It’s not nirvana though. Besides the noise, my biggest problem is road debris. You have to pay attention every second when descending. In spite of reinforced tires and thick tubes, I still get a lot of flats, 15 or so this summer, almost all while descending. I’ve become quite good at roadside repairs. I try to be prepared, carry the necessary gear, and built a good fitness base, and an attitude that I can handle the unexpected. T.S. Elliot said he felt his life was served out in coffee spoons, I think mine might be measured in tire patches.”

Add in a bunch of elevation gain, hours in the saddle, and a trailer, and the measure becomes even more impressive.

“Sometimes when I need to move stuff between two residences I’ll haul a trailer, I’ve got a Burley and a Bob. Obviously this makes for a slower ride so I’ll save those trips for a weekend. Now and then I carry instruments to and from work or jam sessions, life banjos for instance. The Bob is my banjo-mobile.”

Images of a cyclist hauling a trailer up Parleys conjured mixed feelings of admiration and concern. As a more recreational rider myself, I picture encroachments by rude motorists, injuries, and/or mechanical failures necessitating frantic calls for help. But I was surprised to hear he’s enjoyed a relatively trouble-free commute throughout the years.

“Although I’ve always carried a cell phone, I’ve never once had to use it. Confrontations? Never had one. I’ve taken a few winter-time tumbles on ice, but never been hit by a car. I don’t take risks, obey traffic laws, and yield to cars at every opportunity. I try to be visible and reactive and so far it’s worked and I’m still here to talk about it.”

A soft knock on wood follows the last comment, but I reckon his good fortune is mostly a function of road savvy rather than luck. Nevertheless, stuff happens as the saying goes, and one such portion of stuff involves a humorous encounter with a UHP trooper.

“Riding down the canyon one June morning I was pulled over by a Highway Patrolman. He swaggered up to me and sternly informed me that bikes weren’t allowed on any Interstate Highway in Utah. I countered with a little swagger of my own by responding, ‘who told you that.’ He replied that his dispatcher told him, in other words, he didn’t know what he was talking about. After a long yet civilized discussion, neither of us was able to recite the relevant law. I said I would research the law and if he never saw me again on I-80 he was right, otherwise I would be carrying documentation proving my point. We were near the Mountain Exit so I agreed I would leave the Interstate and ride home over Little Mountain. So for any Cycling Utah reader curious about this, it’s Utah Code, Title 41, Chapter 6A, Section 201 regarding laws governing bicycles on Utah highways. It’s hard to prove a negative, but there’s a UDOT directive called the Bicycle Suitability Map that specifies where bikes are allowed, which is anywhere except I-80 from 5600 West to Foothill and all the urban sections of Utah including St. George. It’s a myth that you cannot ride on the Interstate where there is a ‘reasonable alternative.’ You can ride anywhere except in prohibited areas. Most of us would choose a reasonable alternative anyway, but I carry documentation along with my gear, and haven’t been stopped since.”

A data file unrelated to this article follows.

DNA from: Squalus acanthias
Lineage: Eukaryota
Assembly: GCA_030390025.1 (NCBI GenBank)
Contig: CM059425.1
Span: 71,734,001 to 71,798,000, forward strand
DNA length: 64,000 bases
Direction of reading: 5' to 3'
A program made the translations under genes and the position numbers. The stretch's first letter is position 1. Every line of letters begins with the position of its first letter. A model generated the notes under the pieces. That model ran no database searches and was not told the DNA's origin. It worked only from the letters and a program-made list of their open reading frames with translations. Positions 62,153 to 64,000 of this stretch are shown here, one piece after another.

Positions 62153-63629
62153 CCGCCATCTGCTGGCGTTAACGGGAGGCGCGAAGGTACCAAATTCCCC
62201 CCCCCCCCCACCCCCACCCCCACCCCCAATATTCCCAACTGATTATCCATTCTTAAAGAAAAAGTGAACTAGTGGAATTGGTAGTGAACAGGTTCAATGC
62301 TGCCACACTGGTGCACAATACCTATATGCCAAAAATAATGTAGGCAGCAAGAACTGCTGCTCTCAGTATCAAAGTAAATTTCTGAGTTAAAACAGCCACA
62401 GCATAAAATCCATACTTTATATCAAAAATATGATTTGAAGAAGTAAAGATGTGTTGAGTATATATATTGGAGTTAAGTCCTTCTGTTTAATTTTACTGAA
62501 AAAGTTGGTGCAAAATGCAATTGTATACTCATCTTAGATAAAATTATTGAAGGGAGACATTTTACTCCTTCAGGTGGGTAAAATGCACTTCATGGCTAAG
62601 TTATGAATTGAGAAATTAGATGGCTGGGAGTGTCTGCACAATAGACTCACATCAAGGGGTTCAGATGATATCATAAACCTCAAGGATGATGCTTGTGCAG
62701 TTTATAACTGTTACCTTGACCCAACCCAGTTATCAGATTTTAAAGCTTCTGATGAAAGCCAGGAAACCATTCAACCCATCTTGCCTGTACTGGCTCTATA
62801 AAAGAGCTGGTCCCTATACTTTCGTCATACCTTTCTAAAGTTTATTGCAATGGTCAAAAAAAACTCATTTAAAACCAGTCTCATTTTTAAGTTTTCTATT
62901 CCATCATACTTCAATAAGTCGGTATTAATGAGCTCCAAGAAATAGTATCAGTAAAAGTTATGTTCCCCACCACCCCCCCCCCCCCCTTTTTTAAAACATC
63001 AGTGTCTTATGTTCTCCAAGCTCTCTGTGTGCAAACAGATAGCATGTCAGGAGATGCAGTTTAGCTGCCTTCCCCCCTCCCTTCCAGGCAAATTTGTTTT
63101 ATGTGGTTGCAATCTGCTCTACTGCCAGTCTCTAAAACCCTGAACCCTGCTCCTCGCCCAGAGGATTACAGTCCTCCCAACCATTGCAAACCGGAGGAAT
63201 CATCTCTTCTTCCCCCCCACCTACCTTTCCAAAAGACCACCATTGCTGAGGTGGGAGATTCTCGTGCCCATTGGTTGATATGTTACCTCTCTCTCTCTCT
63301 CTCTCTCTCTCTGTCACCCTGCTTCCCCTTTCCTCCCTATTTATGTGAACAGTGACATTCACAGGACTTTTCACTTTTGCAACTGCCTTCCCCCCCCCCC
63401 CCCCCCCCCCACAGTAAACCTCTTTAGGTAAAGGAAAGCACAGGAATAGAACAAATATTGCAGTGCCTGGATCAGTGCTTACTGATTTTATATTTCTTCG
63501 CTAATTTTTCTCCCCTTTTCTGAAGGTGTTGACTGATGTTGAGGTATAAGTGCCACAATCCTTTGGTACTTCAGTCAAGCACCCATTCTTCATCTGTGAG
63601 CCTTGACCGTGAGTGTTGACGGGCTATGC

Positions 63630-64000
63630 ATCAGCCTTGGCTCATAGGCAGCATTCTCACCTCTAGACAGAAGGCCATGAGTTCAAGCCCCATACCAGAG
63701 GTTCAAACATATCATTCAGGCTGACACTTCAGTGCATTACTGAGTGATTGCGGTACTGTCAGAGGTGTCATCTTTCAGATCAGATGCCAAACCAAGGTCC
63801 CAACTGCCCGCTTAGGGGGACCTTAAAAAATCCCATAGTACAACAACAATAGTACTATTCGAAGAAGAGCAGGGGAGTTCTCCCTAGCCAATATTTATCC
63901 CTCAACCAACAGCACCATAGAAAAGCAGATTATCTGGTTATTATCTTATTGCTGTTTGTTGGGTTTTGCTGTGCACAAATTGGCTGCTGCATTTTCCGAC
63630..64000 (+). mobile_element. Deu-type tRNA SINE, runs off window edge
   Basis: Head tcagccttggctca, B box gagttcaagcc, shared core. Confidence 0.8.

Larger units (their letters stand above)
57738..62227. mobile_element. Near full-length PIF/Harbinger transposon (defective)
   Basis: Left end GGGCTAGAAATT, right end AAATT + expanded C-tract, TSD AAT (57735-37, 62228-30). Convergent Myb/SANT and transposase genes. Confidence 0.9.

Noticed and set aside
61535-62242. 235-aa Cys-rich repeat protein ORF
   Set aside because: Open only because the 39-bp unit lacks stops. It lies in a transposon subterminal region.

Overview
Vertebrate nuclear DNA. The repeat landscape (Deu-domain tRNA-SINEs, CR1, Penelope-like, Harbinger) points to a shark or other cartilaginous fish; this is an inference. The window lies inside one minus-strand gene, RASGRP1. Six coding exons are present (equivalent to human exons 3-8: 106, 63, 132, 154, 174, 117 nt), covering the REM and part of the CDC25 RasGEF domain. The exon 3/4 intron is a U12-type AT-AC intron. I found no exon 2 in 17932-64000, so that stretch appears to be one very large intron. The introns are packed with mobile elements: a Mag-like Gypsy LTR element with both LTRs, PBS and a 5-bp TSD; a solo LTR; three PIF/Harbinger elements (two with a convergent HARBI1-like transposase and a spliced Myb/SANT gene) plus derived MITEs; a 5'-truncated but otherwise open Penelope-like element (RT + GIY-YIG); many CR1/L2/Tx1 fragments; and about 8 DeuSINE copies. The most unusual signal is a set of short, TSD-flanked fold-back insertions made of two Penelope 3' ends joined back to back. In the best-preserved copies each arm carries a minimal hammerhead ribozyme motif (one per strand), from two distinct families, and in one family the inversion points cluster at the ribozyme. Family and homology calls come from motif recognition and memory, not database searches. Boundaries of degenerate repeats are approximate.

Not much is going to stop Hardin from riding any reasonable alternative any time, not even a foe I consider more ominous than bravado wielding troopers, the capricious Wasatch Front weather. But again Hardin offers an encouraging dose of pragmatism when speaking of riding in wet and cold conditions.

“Every commuter deals with weather, it’s a matter of proper clothing and not worrying about it. Now and again I’ll get caught in a ‘scattered shower’ but it’s no big deal, it’s just water, like stepping into a shower.”

It’s just water, classic Hardin Davis, although a hint of humility is evident when alluding to winter.

“Winter is a little tougher. A few years ago I was caught in a snowstorm, it was so cold my derailleur froze and I had to walk a few miles home.

That’s nothing compared to a ride I experienced during the Iron Horse Classic in Durango, Colorado.